Even if you're not on a high income, you can grow your super faster by getting a little boost from the Government.
You may be eligible for a Government co-contribution if:
- you make voluntary after-tax contributions to a super fund during the financial year,
- your total income is less than $51,813 p.a.,
- you are under 71 years old at the end of the tax year,
- you lodge an income tax return for the financial year,
- you have not held a temporary resident visa at any time during the financial year,
- you earned 10 per cent or more of your total income from running a business, or from eligible employment or a combination of both, *
- your non-concessional (after-tax) contributions did not exceed the cap for that financial year,
- if your total superannuation balance, at 30 June of the previous financial year, equals or exceeds $1,600,000.
If you're not eligible for Government co-contribution, you could still get some great financial benefits through salary sacrifice, or if you claim a tax deduction.
Thresholds apply for the 2017-18 financial year. For information on the thresholds for other financial years, check with ATO.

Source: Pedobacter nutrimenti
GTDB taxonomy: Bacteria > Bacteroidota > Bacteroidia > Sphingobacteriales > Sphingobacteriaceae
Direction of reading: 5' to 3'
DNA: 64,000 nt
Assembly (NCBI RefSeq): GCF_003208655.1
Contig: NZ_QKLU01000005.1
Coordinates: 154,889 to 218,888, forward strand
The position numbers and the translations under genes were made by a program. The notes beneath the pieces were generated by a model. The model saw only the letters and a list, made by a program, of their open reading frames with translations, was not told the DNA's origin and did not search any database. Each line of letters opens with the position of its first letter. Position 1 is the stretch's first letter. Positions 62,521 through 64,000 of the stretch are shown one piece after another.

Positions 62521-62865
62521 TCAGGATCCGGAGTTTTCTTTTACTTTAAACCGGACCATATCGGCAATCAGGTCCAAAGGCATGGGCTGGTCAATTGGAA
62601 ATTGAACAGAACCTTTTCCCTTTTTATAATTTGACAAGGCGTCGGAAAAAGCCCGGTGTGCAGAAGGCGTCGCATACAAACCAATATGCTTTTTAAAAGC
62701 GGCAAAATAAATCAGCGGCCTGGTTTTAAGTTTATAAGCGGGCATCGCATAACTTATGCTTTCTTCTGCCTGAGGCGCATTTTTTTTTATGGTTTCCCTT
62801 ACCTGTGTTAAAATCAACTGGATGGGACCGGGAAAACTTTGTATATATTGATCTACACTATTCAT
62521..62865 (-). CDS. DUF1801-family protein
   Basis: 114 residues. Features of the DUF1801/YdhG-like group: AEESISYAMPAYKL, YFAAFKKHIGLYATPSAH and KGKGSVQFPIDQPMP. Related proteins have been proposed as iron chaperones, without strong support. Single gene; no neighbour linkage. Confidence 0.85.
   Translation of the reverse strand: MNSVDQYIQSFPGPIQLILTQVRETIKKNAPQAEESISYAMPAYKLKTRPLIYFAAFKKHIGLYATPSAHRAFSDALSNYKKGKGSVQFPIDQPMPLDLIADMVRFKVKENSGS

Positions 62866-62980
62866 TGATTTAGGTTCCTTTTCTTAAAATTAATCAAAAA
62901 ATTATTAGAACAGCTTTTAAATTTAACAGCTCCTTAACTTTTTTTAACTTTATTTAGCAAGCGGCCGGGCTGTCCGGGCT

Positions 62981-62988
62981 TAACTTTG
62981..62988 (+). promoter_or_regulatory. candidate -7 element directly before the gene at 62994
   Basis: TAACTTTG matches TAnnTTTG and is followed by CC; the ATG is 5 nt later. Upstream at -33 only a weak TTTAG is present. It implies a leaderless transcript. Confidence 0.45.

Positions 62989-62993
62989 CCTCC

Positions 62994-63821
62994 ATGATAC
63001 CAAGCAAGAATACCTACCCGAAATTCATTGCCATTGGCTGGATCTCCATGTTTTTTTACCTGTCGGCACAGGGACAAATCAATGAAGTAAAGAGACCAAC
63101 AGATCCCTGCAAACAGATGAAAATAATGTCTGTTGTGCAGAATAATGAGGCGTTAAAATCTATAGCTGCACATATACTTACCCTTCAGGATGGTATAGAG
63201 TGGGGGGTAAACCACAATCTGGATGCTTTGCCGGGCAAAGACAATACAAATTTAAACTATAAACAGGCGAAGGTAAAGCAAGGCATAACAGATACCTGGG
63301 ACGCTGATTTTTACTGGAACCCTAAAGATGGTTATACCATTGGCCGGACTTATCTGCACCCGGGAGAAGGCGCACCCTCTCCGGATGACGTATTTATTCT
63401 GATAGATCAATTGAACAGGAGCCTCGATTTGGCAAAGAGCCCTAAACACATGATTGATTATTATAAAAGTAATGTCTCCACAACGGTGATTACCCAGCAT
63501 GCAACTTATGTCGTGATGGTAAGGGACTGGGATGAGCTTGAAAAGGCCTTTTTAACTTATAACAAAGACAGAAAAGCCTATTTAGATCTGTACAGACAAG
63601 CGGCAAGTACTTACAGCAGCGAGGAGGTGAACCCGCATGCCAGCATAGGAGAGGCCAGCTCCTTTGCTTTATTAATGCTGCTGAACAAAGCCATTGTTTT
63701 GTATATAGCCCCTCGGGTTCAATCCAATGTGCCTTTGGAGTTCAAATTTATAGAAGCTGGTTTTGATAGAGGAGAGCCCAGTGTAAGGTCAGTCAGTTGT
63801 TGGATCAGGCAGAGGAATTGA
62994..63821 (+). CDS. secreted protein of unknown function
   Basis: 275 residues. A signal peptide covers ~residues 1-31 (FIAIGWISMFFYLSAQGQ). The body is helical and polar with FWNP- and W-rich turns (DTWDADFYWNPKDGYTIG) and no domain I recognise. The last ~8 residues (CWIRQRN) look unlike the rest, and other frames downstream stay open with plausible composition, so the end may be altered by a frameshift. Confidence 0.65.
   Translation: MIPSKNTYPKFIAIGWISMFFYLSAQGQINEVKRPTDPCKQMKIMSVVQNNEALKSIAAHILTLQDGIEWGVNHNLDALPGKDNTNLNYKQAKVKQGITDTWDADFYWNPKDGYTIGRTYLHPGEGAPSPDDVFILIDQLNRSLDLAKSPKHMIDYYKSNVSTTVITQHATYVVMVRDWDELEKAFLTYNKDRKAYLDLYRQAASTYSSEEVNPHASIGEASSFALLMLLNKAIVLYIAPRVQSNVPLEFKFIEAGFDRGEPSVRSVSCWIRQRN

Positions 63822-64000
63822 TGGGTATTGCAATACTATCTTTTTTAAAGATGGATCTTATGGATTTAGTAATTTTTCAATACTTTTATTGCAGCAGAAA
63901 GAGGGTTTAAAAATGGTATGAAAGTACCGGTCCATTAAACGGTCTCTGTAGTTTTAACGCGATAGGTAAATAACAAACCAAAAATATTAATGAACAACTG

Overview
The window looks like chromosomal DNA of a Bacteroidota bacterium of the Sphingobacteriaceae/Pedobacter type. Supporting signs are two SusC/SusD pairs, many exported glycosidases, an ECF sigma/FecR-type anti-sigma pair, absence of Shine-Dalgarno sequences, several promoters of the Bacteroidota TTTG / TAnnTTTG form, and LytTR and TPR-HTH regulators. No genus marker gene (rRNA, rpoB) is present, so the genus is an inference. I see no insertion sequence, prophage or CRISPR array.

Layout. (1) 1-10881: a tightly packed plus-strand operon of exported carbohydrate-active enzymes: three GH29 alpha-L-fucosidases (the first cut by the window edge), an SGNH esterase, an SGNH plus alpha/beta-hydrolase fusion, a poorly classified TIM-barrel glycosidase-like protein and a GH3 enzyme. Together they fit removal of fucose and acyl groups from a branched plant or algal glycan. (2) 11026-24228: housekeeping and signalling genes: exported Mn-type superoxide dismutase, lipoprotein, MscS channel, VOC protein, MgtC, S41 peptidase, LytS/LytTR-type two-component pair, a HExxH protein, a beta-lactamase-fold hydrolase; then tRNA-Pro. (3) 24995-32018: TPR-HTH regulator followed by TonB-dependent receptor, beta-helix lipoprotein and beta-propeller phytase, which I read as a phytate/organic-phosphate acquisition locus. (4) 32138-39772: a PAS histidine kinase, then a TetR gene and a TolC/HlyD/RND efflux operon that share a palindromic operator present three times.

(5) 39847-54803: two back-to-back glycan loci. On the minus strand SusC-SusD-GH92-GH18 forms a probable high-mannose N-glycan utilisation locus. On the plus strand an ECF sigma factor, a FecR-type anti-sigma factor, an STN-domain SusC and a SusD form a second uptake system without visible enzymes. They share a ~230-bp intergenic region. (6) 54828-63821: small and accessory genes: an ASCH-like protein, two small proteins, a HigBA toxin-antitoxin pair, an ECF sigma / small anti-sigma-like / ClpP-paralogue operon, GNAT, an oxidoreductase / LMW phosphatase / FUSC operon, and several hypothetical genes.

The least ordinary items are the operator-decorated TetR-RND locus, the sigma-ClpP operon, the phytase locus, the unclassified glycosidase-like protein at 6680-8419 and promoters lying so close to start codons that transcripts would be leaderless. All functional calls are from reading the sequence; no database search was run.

How do I make contributions?
There are a couple of ways that you can add to your super and take advantage of Government co-contribution
You can make you can make voluntary, after-tax contributions to your super using BPAY. Get your unique BPAY reference number
To make regular payments from your bank or financial institution, complete and return a Direct Debit Request form
Ask your employer to make regular payments from your after-tax pay.
When do I need to make contributions?
If you want your contribution to be allocated to your account by a particular date, like before the end of the financial year, we need to receive the contribution before the close of that business day.
Please keep in mind your financial institutions processing time-frames if making payment via BPAY. We recommend you allow at least three business days for BPAY and 7-10 business days for postage.
It's also worth noting that there are some caps which limit the amount of after-tax contributions that can be made and any super contributed over the cap amount is subject to extra tax. Find out more about contribution caps.
* Eligible employment generally means anything resulting in you being treated as an employee. Amounts from eligible employment also includes some income of employees who think of themselves as being self-employed, such as those who run their business through a company and the company pays them salary or wages.
**Total income = assessable income + reportable fringe benefits + reportable employer super contributions.
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